New DVLA data shows compelling case for rolling tax exemption.
The old vehicle excise duty freeze on pre-1973 cars left younger classics out in the cold – and here are the figures to prove it
Classics made before 1973 – until two years ago the cut-off point for historic vehicle tax exemption – have been preserved in far greater numbers than their younger counterparts.
Market experts say the previous freeze on the Government’s tax break for older cars has encouraged owners and traders to pay more attention to pre-1973 vehicles. Newly released data from the DVLA backs this up – while there is a steady year-onyear decline in the numbers of older cars currently registered, there is a marked increase for early 1970s vehicles.
The most recent figures show that while there are only around 4000 1974 cars on the nation’s roads, there are 11,000 1973 cars and more than 14,000 1972 cars.
While the data doesn’t give a year-byyear breakdown of pre-1970 cars it consistently shows a higher proportion of 1970-73 cars registered than those made in the late 1970s and 1980s. The proportion of 1973 cars compared with later models increased in 2014 – the year they became eligible for historic vehicle tax exemption.
Classics Central auction house manager Justin Lazic says that while he believes the DVLA’s data can’t be comprehensive because it misses out cars off the roads when the registration agency’s electronic records were put together, he agrees with the premise that tax exempt vehicles have been preserved more.
‘There is clearly an incentive for people to preserve the cars that save money, even if the advantage is largely a psychological one,’ he says. ‘Whichever way you cut it the case has always been stronger for saving the earlier car – if you’d put a tax-exempt Triumph TR6 or Stag next to an identical later one which you do have to pay road tax on, it’s a no-brainer.’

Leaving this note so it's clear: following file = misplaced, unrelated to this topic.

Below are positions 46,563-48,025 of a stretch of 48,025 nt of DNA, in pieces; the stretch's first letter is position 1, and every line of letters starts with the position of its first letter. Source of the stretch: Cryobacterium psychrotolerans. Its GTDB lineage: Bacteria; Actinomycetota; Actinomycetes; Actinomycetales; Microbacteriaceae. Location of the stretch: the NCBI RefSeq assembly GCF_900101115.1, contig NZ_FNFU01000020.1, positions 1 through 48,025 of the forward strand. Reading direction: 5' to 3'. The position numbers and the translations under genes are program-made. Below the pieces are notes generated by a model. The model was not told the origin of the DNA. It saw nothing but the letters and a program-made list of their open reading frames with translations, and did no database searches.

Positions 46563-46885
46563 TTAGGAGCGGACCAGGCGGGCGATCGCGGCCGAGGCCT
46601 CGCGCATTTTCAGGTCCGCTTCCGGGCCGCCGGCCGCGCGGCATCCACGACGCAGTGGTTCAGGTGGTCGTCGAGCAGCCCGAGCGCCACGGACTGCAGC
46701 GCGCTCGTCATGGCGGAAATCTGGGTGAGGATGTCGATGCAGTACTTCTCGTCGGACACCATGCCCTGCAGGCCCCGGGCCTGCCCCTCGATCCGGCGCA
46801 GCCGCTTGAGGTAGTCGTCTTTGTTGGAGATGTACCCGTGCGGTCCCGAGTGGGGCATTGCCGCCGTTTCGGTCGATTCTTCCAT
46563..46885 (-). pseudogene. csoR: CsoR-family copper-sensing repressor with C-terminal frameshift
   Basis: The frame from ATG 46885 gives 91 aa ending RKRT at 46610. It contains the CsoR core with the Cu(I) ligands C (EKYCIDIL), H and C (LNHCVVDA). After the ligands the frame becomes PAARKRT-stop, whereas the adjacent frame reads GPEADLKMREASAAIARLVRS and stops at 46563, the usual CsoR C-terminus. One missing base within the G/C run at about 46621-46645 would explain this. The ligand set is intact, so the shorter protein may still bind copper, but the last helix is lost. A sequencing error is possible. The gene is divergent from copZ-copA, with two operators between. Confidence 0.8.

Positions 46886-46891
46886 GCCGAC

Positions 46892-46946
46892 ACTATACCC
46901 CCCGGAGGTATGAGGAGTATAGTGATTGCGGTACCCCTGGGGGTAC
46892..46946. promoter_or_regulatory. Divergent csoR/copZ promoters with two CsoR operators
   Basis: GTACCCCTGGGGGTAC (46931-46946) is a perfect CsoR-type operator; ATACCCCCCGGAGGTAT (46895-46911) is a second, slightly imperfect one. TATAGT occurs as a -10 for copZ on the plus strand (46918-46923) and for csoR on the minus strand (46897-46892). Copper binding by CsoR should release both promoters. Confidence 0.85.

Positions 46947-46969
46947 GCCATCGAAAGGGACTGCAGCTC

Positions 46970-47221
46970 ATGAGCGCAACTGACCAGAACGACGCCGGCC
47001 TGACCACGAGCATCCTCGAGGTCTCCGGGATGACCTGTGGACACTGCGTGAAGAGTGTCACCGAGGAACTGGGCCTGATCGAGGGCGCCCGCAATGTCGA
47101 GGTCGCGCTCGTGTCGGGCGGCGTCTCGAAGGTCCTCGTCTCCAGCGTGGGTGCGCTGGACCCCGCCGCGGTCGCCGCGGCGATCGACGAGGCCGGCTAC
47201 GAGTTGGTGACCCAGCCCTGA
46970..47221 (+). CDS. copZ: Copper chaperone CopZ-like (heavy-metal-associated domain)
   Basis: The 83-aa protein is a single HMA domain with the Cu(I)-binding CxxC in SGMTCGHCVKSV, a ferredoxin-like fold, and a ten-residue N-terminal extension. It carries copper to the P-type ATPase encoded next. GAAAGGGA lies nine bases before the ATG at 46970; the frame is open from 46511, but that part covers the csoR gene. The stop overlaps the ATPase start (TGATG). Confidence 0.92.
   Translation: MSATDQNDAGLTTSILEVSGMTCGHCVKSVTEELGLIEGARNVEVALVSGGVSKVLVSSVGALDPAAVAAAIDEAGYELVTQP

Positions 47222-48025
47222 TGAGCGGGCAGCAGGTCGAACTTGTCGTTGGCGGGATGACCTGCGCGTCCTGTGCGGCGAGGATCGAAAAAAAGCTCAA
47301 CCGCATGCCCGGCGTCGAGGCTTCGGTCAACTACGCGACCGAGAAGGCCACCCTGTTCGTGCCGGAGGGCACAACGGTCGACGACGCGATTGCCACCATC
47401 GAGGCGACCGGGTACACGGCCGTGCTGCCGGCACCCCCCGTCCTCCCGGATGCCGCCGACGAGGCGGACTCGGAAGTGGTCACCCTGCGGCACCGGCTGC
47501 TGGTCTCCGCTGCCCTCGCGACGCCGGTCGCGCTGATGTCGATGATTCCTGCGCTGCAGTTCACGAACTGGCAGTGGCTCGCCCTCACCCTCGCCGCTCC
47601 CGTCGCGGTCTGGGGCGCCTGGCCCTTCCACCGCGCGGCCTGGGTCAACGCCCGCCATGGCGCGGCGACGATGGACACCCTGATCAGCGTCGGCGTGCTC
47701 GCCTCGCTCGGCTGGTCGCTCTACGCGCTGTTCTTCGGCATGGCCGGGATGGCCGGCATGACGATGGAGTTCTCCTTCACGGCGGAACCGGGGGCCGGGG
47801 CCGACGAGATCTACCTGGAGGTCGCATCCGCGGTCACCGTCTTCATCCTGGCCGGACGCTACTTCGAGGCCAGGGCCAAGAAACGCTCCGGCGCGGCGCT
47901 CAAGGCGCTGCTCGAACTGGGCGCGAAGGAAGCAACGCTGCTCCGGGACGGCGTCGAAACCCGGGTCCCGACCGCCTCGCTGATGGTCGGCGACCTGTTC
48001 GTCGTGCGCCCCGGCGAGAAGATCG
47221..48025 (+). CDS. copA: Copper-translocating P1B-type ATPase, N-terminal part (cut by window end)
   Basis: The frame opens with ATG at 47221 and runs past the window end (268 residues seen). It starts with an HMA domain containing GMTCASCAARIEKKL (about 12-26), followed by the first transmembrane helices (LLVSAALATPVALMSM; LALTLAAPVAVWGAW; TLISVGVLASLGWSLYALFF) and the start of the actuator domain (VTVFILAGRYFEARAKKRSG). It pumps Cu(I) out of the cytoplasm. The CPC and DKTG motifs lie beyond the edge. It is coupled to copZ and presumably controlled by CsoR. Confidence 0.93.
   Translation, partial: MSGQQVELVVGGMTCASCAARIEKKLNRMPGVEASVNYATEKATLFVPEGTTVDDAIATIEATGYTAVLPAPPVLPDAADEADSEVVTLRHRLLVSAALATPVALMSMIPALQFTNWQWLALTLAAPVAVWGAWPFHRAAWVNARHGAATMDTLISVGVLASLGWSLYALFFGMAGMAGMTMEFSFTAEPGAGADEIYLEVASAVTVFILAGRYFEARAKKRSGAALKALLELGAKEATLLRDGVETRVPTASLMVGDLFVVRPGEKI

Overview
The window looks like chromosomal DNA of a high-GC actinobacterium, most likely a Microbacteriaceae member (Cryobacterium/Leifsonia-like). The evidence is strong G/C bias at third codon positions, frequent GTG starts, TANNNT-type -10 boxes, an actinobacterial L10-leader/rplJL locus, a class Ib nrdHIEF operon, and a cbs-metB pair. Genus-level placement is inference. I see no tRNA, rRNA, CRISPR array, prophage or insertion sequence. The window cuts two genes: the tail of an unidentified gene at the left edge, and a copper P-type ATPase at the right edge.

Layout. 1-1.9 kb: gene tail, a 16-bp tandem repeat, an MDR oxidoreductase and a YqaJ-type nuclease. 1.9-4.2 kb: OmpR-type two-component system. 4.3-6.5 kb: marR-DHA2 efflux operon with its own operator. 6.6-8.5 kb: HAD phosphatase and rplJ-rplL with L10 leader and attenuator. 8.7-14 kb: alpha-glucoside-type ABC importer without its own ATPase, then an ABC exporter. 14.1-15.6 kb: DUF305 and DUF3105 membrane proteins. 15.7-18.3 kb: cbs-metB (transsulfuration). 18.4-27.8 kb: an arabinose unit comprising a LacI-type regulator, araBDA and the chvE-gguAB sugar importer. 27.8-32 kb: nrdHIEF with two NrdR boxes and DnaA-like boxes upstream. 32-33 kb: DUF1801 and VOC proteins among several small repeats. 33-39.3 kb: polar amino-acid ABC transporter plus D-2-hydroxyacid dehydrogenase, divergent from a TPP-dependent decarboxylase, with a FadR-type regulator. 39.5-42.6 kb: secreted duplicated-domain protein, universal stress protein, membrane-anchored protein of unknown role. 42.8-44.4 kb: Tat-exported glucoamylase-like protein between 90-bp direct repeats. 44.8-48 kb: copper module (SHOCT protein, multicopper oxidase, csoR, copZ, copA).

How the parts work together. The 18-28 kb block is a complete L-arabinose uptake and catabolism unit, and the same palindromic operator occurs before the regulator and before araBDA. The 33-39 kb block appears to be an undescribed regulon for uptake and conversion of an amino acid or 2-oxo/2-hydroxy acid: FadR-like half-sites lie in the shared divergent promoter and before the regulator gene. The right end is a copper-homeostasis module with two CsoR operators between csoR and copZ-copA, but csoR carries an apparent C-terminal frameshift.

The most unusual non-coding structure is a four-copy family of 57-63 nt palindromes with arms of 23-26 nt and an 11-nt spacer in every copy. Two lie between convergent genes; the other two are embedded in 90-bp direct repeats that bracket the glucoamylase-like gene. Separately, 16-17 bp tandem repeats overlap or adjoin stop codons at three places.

Justin adds that rolling tax exemption will give owners more incentive to save younger ‘plain Jane’ cars like Escort MkIVs, which previously were more likely to be scrapped.
‘Plenty of these cars are being thrown away when they reach the end of their useful lives,’ he says. ‘Rolling tax exemption encourages them to hold them on to what are the Triumph Heralds of tomorrow.’
The Rover P6 Club says that while the model it caters for spans both sides of the original pre-1973 cut-off date, the DVLA’s data could be explained by other factors, including production of models like the P6 peaking in the early 1970s and cars being given better rust protection.
It also argues that some classic owners might have illegally swapped later cars’ identities, which may have distorted the figures. ‘It’s unfortunate that because of the rogue element there is the possibility of ringed cars,’ says P6 Club membership secretary Brian Humphreys.
‘For there to be such a swelling of the survival rate in 1972 some people may have been tempted to swap the identities of younger cars on to a tax exempt early Series II P6 just for the sake of a couple of hundred pounds each year or the desire to make a quick sale with the more sought after tax free car.’
Sir Greg Knight, chairman of the All Party Parliamentary Historic Vehicles Group, says the figures show that classic fans were right to campaign for rolling tax exemption to be
reinstated, and praised Chancellor of the Exchequer George Osborne for reintroducing it on a 40-year basis.
‘For someone who’s on a budget the money needed to pay for road tax every year can be the difference between deciding to fork out for a restoration or not. The previous rule also created an unfair sticking point, where one Triumph Stag would qualify and another one made the following year wouldn’t,’ he says.
He adds that while he thinks the national economy has not recovered sufficiently to change to a 25-year rolling exemption, he does believe the principle of rolling exemption is fair.
‘Even if your car doesn’t qualify for it this year, or however many years after that, you know that eventually it’ll be eligible and that will motivate classic car owners to preserve it,’ says Sir Greg.
ABOVE Both of these cars are hugely enjoyable classics – but only one’s eligible for the Government’s tax break. The figures suggest that in the past that’s prevented owners from preserving the younger cars.